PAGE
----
Architects: sP+a (Sameep Padora & Associates)
Design Team: Sameep Padora, Minal Modak, Vinay Mathias
Documentation: Viresh Mhatre, Anushka Contractor, Maansi Hathiwala, Prajish Vinayak
Location: Wadeshwar, Maharashtra, India
The Shiv Temple was designed by Sameep Padora & Associates in dialogue with the priest and the people from Wadeshwar and Shindewadi villages. The temple comes under the purview of the Bhima Shankar temple, a Shaivite (dedicated to the lord Shiva) pilgrimage center in western Maharashtra about 100 kms from the site.
On being asked for monetary donations to build a ‘pucca’ (RCC) structure for the proposed temple by the priests and villagers, sP+a offered instead their services pro bono to help design the temple.
In realizing the temple design in close consultation with the temple priest & the villagers, sP+a attempted to sieve out through discussion & sketches the decorative components from the symbolic. The temple design thus became a collaborative effort, with discussions ranging from simple silhouette studies to notions of iconography.
Adhering to the planning logic of traditional temple architecture, the form of the temple evokes the traditional shikhara temple silhouette. Only embellishments integral to the essence of temple architecture and symbolism associated with its narrative actually appear in the finished temple.
Built through ‘Shramdaan’ (self build) by the villagers, the temple was constructed on a shoestring budget, using a local basalt, a kind of lava stone as a primary building block because of its availability near the temple site.
Another reason for the choice of that particular stone was that the stone’s natural patina seems to confer age, as if the temple had always existed… before inhabitation.
The heavy foliage of trees along the site edge demarcates an outdoor room, which becomes the traditional ‘mandapa’ (pillared hall), a room with trees as walls and the sky as the roof.
The path to the temple winds in between white oak trees till two free-standing basalt stone walls embedded in the landscape create pause as well as direct a person onto the East-West axis on which the garbagriha / inner sanctum lies.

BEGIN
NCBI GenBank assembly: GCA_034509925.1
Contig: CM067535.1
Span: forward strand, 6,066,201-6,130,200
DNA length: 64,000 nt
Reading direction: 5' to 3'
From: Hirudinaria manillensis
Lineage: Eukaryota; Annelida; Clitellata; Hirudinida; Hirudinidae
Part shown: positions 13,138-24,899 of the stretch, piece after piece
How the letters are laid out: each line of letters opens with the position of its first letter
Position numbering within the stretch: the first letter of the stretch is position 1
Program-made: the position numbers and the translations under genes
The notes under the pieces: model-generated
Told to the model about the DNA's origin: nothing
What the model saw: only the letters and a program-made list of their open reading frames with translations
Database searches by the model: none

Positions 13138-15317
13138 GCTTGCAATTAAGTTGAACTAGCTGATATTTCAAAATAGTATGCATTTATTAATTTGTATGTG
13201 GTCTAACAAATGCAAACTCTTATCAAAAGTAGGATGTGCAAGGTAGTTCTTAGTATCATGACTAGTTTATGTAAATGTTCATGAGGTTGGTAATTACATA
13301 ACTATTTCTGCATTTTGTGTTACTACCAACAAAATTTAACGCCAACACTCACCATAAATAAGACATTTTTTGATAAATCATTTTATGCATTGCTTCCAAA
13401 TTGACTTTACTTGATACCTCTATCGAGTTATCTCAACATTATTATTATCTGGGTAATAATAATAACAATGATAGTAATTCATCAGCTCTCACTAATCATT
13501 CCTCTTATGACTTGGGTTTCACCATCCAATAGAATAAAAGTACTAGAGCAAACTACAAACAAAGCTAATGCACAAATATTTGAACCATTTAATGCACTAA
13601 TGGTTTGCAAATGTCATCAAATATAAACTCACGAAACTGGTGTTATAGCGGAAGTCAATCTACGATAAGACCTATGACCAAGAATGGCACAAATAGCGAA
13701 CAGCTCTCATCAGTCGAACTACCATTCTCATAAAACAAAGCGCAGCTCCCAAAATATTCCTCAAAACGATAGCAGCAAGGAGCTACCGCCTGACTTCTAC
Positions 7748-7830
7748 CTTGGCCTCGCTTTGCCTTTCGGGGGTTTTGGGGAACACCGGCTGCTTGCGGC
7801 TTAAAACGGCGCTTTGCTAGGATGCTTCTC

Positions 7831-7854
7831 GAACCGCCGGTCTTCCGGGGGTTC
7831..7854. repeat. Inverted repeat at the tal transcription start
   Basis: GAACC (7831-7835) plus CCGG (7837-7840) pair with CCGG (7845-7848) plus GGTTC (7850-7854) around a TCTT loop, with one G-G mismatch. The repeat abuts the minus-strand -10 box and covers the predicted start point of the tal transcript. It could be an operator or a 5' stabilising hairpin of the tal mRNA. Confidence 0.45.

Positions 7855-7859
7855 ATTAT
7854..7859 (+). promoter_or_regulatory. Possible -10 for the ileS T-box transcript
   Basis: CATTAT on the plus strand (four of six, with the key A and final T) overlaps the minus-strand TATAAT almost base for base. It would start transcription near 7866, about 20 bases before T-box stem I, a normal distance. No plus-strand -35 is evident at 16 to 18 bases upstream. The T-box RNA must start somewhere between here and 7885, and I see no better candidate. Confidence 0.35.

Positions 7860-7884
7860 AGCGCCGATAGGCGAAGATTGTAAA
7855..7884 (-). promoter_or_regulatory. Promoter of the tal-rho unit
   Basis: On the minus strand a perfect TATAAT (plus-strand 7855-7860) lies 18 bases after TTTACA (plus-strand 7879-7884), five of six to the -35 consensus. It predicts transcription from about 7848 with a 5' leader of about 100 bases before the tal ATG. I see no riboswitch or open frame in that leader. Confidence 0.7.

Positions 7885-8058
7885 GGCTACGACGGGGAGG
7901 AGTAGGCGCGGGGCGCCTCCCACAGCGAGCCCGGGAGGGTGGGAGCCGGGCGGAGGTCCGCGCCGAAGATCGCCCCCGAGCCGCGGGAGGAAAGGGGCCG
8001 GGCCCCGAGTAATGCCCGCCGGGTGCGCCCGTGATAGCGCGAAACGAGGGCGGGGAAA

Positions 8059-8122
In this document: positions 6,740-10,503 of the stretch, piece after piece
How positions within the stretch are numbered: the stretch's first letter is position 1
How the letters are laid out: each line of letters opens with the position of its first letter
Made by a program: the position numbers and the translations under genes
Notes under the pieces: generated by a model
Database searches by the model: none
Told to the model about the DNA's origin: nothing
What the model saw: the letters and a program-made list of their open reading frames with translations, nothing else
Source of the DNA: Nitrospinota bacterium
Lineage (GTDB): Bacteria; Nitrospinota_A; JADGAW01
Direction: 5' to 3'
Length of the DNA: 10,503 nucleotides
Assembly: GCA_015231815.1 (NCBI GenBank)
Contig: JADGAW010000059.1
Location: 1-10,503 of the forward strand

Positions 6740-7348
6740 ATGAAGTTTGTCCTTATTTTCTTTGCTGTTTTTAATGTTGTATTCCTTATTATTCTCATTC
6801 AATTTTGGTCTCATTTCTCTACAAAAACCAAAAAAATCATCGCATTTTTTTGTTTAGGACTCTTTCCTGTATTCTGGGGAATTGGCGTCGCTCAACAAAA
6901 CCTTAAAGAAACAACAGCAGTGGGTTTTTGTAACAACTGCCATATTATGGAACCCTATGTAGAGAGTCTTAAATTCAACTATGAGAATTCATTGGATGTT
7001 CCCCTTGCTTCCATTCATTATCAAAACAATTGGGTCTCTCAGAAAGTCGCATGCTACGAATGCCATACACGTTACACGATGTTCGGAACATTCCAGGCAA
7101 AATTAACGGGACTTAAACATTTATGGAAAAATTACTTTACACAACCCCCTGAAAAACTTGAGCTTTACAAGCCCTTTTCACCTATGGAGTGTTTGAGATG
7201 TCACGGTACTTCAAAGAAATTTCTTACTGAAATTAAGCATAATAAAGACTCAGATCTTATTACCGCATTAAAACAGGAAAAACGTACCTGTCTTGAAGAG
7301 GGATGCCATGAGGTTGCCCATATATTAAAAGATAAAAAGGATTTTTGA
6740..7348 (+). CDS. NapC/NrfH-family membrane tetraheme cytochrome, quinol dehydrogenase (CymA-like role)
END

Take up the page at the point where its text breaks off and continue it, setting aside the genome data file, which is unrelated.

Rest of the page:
The threshold coupled with a low height doorway to the inner sanctum is integral to traditional temple architecture. In our design the entry to the sanctum is through an exaggerated threshold space, which in turn frames the outside landscape for the inside. It besides being a transitional space also manifests as a space of pause and repose. Its wooden cladding is meant to contrast with the basalt stone further highlighting its presence.
Stepped seating on the southern edge of the site negotiates steep contours while transforming the purely religious space into a socio-cultural one used for festival & gatherings.
Religious Iconography in the form of statues of the holy cow, Nandi and Lord Vishnu’s Kurma avatar as a turtle become installations in the landscape and hence find their positions in a natural setting of the metaphoric sky-roofed mandapa.
Another critical departure from traditional temple architecture was a skylight in the inner sanctum and garbagriha that not only emphasizes the verticality of the space within but also it’s connection with sky and light.
The ashtadhaatu (8 metal composite) temple kalash (finial) is held in place by a frame which also anchors the skylight allowing light to penetrate the inner sanctum/garbagriha.
The main shikhara form is built through corbelling of hand dressed basalt stone. The size of the stone varies from 15 inches by 9 inches to 9 inches by 6 inches with the stone courses becoming thinner as they rise vertically. The shikhara skylight embedded in a steel frame acts a a capstone locking the structural stresses of the form in place.
Locally found coarse fieldstone is used to construct the free standing guide walls acting as markers in the landscape.